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. . im Tristram, Porter, and Burton. But to our own day has been reserved the

- I n the first sistematic scientific researches, and these have been prosecuted tij qe zeal tır the Palestine Exploration Committee, with the aid of a band of 5 $116. juve toiled with enthusiasm and heroic resolution.

- L. [onder Gray tells us that one city literally lies heaped upon another. For

45710L fewer than twenty-seren sieges—from Jebusites and Israelites, Egyptians

11. Greeks and Romans, Mohammedans and Christians. The last and twentyprog Fire 100£ place in 1214, at the hands of the wild Kharezmian hordes, who plundered bugs apranic siauritered the priests and monks. The esplorers hare thus had to do, not with nghe epş vui with many. The Jerusalem of to-day may be considered the eighth, for even beint tilt time of David there was a city there. The second was the city of Solomon, ir L.L. 2004 to B.C. 597, a space of 100 years; the third that of Nehemiah, which lasiti for sumie 300 years; then came the magnificent city of Herod; then that Roman eilt which grew up on the ruin Titus had made ; it again was followed by the Mohammedan city; and that in its turn by a Christian city; and now, for 600 years, the modern citu luas stood on the ruins of those that preceded it.

Kumbush and a cover every foot of the ground save where the rock crops up at intervais. Tie rubbish is the wreck of all these cities piled one above the other. If we examint it we have ti determine at every step, among the ruins of which city we are standing -Soumin. Nehemiah, Herod, Hadrian, Constantine, Omar, Godfrey, Saladin, Suleiman. Laci ruin in turn represents a city.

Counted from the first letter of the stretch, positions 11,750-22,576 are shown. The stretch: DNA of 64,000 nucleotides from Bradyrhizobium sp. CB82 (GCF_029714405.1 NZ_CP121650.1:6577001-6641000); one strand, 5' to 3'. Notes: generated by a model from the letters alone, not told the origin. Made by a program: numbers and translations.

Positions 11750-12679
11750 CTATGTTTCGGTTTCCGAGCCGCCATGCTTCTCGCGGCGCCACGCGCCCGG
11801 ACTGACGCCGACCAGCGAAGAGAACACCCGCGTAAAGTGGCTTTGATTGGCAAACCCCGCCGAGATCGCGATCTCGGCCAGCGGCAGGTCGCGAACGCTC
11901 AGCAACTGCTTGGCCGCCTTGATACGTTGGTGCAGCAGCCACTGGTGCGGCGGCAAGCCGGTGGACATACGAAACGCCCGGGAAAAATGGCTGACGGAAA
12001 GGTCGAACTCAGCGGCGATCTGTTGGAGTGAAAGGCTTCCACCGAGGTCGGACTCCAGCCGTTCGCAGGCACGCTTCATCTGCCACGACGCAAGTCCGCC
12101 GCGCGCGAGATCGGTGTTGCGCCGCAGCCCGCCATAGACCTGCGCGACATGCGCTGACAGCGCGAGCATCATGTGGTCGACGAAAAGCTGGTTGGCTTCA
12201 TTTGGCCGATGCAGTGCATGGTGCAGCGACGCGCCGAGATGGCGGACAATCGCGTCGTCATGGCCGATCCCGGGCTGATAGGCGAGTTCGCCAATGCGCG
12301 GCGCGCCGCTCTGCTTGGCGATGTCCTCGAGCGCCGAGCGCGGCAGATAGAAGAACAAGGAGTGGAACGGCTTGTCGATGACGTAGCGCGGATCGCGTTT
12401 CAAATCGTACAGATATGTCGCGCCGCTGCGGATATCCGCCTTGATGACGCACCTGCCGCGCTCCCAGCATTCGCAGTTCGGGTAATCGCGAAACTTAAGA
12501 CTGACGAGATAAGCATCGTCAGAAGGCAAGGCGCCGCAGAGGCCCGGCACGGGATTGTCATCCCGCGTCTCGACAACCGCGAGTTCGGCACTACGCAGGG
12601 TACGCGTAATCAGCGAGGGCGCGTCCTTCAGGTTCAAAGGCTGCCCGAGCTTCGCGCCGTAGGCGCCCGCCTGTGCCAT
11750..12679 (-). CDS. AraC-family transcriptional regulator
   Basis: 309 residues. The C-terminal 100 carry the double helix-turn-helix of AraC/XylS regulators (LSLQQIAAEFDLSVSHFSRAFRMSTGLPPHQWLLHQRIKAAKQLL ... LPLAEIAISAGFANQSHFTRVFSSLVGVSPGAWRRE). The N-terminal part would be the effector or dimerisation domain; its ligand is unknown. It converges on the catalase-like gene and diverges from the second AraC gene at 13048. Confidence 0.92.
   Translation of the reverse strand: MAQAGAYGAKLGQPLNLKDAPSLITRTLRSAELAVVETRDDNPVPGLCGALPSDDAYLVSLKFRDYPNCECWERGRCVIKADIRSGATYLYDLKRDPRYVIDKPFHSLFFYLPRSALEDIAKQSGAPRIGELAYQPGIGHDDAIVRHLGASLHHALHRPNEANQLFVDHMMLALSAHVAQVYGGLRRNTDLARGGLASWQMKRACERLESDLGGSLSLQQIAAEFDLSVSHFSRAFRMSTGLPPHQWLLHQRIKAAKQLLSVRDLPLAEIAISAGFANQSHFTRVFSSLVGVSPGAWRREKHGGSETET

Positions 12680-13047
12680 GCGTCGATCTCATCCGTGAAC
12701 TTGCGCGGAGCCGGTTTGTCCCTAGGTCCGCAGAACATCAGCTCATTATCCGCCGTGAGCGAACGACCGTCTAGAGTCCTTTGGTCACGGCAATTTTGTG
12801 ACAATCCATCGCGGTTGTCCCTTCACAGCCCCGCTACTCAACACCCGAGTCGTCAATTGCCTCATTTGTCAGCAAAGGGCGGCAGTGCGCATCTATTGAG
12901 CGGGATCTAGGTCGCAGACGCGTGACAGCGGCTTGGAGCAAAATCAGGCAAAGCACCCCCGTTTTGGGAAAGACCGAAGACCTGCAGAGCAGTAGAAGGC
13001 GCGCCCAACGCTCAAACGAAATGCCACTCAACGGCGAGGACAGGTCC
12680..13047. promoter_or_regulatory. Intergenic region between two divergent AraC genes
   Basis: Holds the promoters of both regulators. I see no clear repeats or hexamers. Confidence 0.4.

In trackmg the foutsteps of the explorers let us go back to the Mosque El-Aksa, and descend, through a small arcade, to look at the artificial substructions of the Temple area. On our war we pause at a small mosque or oratory, where we are shown a large stone sarcophagus called the Cradle of Christ. In this mosque it is alleged Hebrew women used to await their confinement; here the aged Simeon took up the infant Saviour in his arms; here the Virgin tarnied for a few days after the presentation in the Temple; and here she found her son with the Jewish doctors, hearing and answering questions. From here we descend to the magnificent vaults known as Solomon's Stables, brought to light bır the workers of the Esploration Fund. Ther are raulted arenues supported by immense pillars of massive stines placed singly one alore the other. Perhaps twenty such avenues have been tIn sed, and each may have a dozen or fifteen of these mammoti plan i at al truth. It present a most imposing appearance, and it is impossible io sex tir"! with anime in these artificial substructions, merely built for the purpose of exienumtihe I+]14 *1. wire so grand, what must have been the grandeur of the FU*irurur: I'tiH iTun Tule area was doubtless supported br piers and arches E tat la tornat ane 1* # Imam Eliversally admitted that these are a re-construction.